Numerous groups of reptiles have “returned to the water” and become aquatic over the last three hundred million years, but tracing their direct ancestry can be surprisingly difficult. Highly modified and specialized anatomy, lack of transitional forms, and similar features convergently evolving multiple times can all obscure relationships, making it hard to properly classify them.
We’re only just starting to figure out the true origin of turtles (they’re probably archosauromorphs), and they’re a marine reptile group with living members.
Some of the completely extinct ones are even more uncertain. For example: mosasaurs. (Represented here by the eponymous Mosasaurus.)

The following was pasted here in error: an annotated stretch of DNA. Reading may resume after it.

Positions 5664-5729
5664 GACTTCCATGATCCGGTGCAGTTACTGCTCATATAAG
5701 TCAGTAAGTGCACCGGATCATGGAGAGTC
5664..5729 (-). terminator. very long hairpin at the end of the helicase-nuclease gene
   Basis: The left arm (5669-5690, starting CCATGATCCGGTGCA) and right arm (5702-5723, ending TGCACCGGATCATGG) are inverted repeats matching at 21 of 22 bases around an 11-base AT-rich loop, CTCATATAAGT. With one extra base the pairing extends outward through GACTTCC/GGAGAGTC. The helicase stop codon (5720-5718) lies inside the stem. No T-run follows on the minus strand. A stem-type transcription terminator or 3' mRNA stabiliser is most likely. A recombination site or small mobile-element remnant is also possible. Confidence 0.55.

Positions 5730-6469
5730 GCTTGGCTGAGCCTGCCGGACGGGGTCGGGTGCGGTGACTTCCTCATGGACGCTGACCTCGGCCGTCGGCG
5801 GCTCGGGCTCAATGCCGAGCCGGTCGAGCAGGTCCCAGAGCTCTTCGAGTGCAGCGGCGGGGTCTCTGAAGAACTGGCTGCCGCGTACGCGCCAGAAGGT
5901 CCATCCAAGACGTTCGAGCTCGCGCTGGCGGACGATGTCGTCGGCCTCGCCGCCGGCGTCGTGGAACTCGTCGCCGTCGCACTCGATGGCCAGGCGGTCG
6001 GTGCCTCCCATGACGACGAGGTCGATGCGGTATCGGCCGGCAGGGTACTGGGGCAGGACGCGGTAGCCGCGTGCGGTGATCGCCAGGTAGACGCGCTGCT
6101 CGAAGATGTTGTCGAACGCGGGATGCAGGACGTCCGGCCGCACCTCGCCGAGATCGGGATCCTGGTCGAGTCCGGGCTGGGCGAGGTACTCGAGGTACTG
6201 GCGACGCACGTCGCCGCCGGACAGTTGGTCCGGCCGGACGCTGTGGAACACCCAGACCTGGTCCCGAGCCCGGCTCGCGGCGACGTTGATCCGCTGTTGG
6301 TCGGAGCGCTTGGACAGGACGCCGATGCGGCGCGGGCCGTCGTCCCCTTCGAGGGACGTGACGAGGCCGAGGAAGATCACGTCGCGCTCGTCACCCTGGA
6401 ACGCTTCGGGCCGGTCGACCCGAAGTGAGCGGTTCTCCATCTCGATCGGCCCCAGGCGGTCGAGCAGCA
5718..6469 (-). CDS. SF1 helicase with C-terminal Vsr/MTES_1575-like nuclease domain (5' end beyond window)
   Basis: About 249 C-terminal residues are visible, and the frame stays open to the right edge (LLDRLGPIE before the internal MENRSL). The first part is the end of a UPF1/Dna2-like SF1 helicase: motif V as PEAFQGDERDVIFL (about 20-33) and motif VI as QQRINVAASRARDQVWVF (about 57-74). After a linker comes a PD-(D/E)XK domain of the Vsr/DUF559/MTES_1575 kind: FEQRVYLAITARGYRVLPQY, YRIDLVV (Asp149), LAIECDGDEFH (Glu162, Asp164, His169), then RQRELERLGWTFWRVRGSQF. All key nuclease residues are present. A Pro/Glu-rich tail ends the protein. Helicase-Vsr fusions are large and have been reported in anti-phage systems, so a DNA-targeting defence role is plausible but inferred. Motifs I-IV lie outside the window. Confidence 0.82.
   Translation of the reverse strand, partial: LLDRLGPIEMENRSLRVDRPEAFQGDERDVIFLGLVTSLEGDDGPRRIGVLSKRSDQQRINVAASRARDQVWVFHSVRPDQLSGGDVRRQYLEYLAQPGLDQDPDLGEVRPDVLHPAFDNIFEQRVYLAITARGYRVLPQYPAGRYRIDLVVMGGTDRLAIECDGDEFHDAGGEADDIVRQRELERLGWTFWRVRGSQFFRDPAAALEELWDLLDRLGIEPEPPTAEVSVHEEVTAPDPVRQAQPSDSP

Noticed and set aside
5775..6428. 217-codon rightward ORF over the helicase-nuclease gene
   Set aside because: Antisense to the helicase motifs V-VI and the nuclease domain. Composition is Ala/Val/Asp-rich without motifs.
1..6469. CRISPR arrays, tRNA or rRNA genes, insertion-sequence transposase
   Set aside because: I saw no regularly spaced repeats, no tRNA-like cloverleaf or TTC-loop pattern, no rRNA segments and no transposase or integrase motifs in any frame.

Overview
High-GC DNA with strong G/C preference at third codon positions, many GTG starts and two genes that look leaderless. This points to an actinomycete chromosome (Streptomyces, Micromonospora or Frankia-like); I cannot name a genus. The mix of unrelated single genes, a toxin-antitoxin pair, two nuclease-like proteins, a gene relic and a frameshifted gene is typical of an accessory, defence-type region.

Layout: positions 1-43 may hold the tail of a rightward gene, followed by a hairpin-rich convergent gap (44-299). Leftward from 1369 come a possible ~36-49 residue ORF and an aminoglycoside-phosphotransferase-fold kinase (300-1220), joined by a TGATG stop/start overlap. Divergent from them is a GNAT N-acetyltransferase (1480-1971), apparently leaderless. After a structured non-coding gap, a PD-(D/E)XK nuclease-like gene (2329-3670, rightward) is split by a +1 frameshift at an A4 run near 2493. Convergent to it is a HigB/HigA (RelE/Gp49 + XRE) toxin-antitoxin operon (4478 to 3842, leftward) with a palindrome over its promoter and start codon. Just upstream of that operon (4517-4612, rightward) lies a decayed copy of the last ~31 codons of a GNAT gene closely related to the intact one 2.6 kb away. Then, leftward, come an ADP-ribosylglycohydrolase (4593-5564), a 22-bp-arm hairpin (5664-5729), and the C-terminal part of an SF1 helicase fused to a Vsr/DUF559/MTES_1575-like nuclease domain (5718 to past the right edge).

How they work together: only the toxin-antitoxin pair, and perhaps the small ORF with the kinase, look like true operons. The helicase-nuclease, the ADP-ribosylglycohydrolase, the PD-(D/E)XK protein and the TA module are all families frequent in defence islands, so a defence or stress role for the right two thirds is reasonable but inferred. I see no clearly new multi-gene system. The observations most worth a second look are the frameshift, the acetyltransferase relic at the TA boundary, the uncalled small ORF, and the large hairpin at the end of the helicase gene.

While some semi-aquatic early mosasaurs are known, and they seem to be closely related to aigialosaurs and dolichosaurs, their exact placement within the squamates is a lot less clear. Traditionally they were regarded as the sister group to snakes, but some studies have found them to be closer to monitor lizards instead, and others have even placed them as much more basal scleroglossans. Their classification in phylogenetic analyses is “highly unstable”, changing depending on what other reptile groups are included, so there’s no real current consensus.
(And even if they are most closely related to snakes, that doesn’t necessarily help much – the exact origin and evolution of snakes is still very poorly known, too!)